Effects of group-based exercise and educational program on physical performance and disease self-management in older adults with osteoporosis

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Authors (including presenting author) :
Liu BKP(1), Wong GHS(1), Chao CYL(1), Chan, ACM(1), Wong WP(2), Koo WK(2), Cheng WMW(2), Au-Yeung BYT(3)(4)
Affiliation :
(1)Physiotherapy Department, Queen Elizabeth Hospital, (2)Nursing Department, Queen Elizabeth Hospital (3)Department of Medicine, Queen Elizabeth hospital (4)Diabetes and Endocrine Centre, Queen Elizabeth Hospital
Introduction :
Osteoporosis is a structural deterioration of bone tissue due to progressive loss of bone mass resulting in increased susceptibility to fragility fracture. Exercise is a crucial form of non-pharmacological measures in maintaining or improving bone health. Evidence suggests that moderate intensity of progressive resistance, impact load exercise and balance training were associated with better bone mineral density, balance control and lesser falls. Educational programs with the intent to enhance self-efficacy for disease management are decisive for improving health outcomes. In this regards, a group-based osteoporosis program consisting of physical exercise and educational program component was developed in a team of doctors, physiotherapists and nurses for giving specialist oriented advice and training.
Objectives :
This study aimed to examine the effects of the group-based exercise and educational program on muscular strength, balance control, and self-perceived usefulness of the educational program for disease management in older people with osteoporosis.
Methodology :
82 older adults diagnosed with osteoporosis and attended the Multidisciplinary Joint Osteoporosis Clinic at the Diabetic and Endocrine Centre in the Queen Elizabeth Hospital participated in the program. Participants were stratified into either high fall risk group (n=27) or low fall risk group (n=55) according to their balance performance triaged by an experienced physiotherapist. The physical exercise part was conducted in group sessions and consisted of a progressive resistance, high/low impact load exercise and balance training. It was led by physiotherapists and tailored made for the high vs. low fall risk group. All participants were educated on how to avoid risky loads while maintaining full functional movements. The educational session was to increase participant’s knowledge concerning different aspects of their disease such as diet, medication, pain, postural control, fragility fracture, functional mobility, and psychological distress supplemented by an educational booklet. All participants were encouraged to continue practice the taught exercise for at least 30 minutes a day, 3 times a week regularly and registered all practiced exercise in a diary logbook. Program evaluation was recorded at the start of the program and at subsequent 6-month.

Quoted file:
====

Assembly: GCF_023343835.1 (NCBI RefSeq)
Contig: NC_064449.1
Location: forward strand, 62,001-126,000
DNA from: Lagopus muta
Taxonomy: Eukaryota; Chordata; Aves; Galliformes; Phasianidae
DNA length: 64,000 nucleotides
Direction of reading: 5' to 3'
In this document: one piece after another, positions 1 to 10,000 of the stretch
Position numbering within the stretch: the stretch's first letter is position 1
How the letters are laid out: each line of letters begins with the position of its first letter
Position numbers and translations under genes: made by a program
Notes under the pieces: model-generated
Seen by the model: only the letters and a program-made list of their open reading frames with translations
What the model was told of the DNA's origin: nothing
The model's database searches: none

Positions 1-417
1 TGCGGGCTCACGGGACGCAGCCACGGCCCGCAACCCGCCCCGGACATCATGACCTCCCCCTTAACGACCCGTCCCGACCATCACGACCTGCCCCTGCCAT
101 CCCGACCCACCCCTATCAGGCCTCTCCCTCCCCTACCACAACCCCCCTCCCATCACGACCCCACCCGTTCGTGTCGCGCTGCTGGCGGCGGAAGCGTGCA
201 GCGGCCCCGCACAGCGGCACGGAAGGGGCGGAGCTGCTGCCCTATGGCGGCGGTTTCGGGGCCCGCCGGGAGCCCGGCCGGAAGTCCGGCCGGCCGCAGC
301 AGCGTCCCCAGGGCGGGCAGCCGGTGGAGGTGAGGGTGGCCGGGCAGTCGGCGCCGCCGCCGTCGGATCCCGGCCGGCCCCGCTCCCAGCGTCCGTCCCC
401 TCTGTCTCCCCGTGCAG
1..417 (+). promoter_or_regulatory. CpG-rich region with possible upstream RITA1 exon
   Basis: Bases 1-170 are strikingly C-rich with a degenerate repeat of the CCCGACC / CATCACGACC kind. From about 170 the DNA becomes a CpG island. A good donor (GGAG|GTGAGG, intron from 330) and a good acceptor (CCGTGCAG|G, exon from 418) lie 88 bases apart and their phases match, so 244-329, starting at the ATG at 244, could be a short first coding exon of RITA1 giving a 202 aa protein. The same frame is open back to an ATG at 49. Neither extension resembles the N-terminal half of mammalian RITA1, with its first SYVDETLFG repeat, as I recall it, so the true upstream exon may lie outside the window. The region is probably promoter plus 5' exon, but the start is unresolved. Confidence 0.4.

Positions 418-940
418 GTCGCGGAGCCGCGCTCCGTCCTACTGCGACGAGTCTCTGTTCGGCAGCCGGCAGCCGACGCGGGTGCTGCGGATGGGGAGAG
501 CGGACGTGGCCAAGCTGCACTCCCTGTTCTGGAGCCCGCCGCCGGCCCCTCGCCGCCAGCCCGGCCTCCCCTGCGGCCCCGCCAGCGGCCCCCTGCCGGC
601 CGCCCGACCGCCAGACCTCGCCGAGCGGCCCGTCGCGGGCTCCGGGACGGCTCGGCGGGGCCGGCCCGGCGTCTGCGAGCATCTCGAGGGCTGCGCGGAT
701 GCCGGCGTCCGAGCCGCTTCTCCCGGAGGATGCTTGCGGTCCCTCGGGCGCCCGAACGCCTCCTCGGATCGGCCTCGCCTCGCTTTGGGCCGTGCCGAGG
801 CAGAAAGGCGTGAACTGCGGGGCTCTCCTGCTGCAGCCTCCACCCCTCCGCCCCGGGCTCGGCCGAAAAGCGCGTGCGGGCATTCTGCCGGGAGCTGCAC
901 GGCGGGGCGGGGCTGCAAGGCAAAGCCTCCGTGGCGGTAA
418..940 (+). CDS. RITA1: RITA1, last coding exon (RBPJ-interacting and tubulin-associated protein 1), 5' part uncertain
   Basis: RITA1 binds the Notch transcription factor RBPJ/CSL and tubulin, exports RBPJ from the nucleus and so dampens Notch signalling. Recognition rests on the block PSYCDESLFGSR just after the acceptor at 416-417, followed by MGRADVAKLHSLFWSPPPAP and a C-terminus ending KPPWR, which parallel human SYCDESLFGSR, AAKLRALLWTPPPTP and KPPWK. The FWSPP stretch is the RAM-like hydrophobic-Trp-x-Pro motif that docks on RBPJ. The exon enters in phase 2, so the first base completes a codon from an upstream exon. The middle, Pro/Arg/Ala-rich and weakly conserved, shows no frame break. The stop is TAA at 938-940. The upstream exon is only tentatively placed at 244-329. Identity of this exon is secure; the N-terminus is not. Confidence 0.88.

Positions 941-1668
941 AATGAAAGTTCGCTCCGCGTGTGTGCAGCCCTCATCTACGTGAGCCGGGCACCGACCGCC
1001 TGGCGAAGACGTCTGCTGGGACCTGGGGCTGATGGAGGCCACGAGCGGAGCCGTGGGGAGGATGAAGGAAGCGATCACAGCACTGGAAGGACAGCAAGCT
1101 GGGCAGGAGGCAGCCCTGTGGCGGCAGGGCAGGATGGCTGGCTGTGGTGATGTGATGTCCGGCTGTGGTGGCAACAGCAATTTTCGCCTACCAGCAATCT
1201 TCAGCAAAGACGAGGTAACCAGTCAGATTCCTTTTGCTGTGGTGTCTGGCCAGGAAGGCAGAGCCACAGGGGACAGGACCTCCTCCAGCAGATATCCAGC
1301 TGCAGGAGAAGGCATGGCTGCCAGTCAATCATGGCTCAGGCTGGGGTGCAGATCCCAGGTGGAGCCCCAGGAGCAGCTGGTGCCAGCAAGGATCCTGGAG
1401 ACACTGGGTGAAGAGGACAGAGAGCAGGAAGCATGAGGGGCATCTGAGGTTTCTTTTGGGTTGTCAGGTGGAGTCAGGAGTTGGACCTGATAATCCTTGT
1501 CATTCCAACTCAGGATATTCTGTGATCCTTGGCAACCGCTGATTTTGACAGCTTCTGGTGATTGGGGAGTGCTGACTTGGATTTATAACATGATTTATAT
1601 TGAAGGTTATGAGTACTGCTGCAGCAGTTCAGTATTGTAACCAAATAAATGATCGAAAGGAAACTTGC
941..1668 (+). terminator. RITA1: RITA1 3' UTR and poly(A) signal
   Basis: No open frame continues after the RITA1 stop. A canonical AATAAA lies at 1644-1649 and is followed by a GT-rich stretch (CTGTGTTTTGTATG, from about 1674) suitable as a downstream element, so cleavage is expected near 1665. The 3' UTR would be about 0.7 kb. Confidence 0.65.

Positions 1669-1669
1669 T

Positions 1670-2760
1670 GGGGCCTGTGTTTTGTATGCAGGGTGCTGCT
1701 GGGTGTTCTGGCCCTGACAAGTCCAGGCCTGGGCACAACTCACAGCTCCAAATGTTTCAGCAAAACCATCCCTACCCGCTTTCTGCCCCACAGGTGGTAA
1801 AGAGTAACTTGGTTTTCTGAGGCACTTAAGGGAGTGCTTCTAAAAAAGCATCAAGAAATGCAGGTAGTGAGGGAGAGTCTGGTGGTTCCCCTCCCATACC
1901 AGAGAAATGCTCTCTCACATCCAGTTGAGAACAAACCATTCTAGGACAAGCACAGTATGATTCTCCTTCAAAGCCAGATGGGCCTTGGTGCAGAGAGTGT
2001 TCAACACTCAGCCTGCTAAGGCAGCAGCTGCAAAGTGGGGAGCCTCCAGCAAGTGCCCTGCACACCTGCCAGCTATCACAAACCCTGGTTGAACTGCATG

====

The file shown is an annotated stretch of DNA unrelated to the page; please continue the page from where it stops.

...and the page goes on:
Result & Outcome :
Overall compliance to exercise was 85% in the high fall risk group and 70% in the low fall risk group. Upon 6 weeks of training, the total handgrip strength improved from 33.2±8.6 to 35.9±8.9 kgf (p=0.007), timed up and go test from 10.7±3.6 to 9.4±3.9 seconds (p=0.004), Berg Balance Scale Score from 48.0±8.5 to 50.8±5.8 (p=0.003). No statistically significant change was found in the Activity-specific Balance Confidence score and osteoporosis-specific quality-of-life questionnaire QUALEFFO-31. The satisfaction survey demonstrated that all participants perceived the group-exercise and educational program was useful that enhance their competences for having better self-efficacy disease management. The present group-based exercise and educational program conducted from a team of multidisciplinary professionals for people with osteoporosis had beneficial effects on muscle strength, balance control, and self-efficacy on disease management.

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